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Adviser suggests extending Insure Oklahoma as state's health plan

Michael Deily, senior adviser for Leavitt Partners, told the Oklahoma Health Care Authority that the focus should be on finding a way to extend Insure Oklahoma next year and then possibly expand it by 2015.
by Andrew Knittle Modified: May 9, 2013 at 7:59 pm •  Published: May 10, 2013
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/articleid/3808141/1/pictures/2049228">Photo - George Miller, board member, looks at the study by Leavitt Partners while Michael Deily gives his presentation. At their board meeting Thursday afternoon, May 9, 2013, the Oklahoma Health Care Authority  discussed the preliminary findings of the Leavitt Partners' study of how Oklahoma can provide health insurance to those who currently can't afford it.   Photo  by Jim Beckel, The Oklahoman. <strong>Jim Beckel - THE OKLAHOMAN</strong>
George Miller, board member, looks at the study by Leavitt Partners while Michael Deily gives his presentation. At their board meeting Thursday afternoon, May 9, 2013, the Oklahoma Health Care Authority discussed the preliminary findings of the Leavitt Partners' study of how Oklahoma can provide health insurance to those who currently can't afford it. Photo by Jim Beckel, The Oklahoman. Jim Beckel - THE OKLAHOMAN

About 30,000 people are enrolled in Insure Oklahoma, which matches employer and employee contributions with about $50 million in state tobacco tax dollars and $70 million in federal funds.

More than half of Insure Oklahoma participants would be covered by a health care exchange under the Affordable Care Act. Gov. Mary Fallin has said she intends to develop a program to cover the rest, as well as about 200,000 uninsured Oklahomans who do not currently qualify for Medicaid.

Extension possible

Nico Gomez, the authority's chief executive officer, said he believes the state can renegotiate the extension of Insure Oklahoma through 2014 by allowing for enrollment beyond the 35,000-person cap currently in place, opening up the program to individuals beyond those working at participating small businesses, and reducing co-payments to within federal guidelines.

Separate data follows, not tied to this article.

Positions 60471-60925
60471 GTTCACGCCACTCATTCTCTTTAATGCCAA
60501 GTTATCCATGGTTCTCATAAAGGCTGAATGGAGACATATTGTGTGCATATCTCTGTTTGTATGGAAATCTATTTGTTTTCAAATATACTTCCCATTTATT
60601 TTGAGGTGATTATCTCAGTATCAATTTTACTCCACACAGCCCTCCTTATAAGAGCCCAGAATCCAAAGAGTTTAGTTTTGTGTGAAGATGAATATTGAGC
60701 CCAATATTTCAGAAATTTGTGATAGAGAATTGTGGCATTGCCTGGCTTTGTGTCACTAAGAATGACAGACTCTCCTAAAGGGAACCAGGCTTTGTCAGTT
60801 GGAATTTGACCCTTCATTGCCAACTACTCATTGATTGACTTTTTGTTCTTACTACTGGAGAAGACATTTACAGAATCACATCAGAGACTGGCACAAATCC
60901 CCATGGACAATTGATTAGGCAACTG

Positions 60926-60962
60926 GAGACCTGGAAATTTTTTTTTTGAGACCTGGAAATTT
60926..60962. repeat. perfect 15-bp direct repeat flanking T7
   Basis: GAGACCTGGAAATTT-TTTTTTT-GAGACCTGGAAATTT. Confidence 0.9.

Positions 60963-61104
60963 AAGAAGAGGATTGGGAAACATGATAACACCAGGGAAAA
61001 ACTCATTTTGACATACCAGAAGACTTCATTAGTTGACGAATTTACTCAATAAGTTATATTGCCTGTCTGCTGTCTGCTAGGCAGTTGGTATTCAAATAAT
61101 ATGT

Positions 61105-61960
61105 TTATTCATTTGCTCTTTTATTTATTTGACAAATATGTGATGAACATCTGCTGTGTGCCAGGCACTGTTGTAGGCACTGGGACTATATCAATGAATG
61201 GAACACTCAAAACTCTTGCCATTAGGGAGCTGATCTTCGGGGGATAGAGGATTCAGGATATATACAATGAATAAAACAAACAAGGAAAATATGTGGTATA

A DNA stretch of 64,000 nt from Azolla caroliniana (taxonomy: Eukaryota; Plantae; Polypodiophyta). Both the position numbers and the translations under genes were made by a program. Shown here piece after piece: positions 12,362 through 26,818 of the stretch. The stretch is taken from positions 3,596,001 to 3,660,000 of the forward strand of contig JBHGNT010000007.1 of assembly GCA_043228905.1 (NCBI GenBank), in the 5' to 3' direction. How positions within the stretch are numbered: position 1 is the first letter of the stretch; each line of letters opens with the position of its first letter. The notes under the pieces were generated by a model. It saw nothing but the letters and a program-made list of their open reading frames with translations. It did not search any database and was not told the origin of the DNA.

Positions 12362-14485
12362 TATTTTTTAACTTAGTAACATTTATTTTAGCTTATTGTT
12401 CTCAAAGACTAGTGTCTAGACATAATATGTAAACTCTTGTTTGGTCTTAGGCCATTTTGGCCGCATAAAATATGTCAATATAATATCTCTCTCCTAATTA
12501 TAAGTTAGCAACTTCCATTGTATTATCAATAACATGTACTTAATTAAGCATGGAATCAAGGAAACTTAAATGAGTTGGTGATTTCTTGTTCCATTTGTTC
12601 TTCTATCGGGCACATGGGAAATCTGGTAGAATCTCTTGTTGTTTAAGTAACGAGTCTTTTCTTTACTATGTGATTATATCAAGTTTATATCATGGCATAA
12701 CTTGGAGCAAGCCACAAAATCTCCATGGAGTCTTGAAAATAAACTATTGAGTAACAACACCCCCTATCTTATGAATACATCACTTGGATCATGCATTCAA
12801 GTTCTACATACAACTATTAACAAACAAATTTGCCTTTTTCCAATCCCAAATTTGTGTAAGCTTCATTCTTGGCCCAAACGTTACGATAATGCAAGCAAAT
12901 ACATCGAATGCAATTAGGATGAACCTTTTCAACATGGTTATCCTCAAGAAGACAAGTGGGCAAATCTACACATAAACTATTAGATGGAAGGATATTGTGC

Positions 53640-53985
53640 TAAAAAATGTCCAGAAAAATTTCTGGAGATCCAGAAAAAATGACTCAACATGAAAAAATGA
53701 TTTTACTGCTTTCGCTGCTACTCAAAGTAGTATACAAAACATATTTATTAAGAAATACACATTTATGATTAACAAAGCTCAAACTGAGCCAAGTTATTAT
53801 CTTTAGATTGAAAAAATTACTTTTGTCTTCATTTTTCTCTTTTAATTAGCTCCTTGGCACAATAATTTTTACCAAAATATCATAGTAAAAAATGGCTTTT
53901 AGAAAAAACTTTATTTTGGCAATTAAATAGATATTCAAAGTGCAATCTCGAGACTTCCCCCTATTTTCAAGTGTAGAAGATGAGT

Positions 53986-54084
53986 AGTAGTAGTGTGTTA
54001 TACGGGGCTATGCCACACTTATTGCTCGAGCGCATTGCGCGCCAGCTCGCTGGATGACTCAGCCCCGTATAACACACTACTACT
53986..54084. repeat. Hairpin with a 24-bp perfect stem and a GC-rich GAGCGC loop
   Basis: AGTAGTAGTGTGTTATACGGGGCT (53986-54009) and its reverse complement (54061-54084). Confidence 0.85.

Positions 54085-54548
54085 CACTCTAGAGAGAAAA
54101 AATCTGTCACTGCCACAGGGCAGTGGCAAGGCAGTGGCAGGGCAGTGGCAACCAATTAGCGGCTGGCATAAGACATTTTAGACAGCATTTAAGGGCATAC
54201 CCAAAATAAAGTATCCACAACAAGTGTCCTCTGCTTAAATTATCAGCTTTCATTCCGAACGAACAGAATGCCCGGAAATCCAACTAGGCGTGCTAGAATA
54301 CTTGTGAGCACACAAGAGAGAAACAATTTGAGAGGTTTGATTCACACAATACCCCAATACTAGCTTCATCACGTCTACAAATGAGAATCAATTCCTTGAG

To expand it would require legislative support and untold amounts of dollars. Funding was not discussed in Deily's presentation, but Fallin last year rejected about $3.6 billion in expanded Medicaid dollars over the course of seven years.

Like a plan recently adopted in Arkansas, expanding Insure Oklahoma would require additional federal funding, but instead of a federal entitlement program, it would be to support a locally built program, he said.

“The thing I take away from it is we have a state innovative program called Insure Oklahoma that we've had since 2004 and we'd like to figure out a way to keep that operation because it's doing exactly what the Affordable Care Act is attempting to do but in a more responsible way,” Gomez said. “My takeaway from the meeting is we have the infrastructure here … now we need flexibility, and that's something we'll have to work toward.”

Deily said a finalized report, including a cost analysis, is expected in June.

by Andrew Knittle
Investigative Reporter
Andrew Knittle has covered state water issues, tribal concerns and major criminal proceedings during his career as an Oklahoma journalist. He has won reporting awards from the state's Associated Press bureau and prides himself on finding a real...
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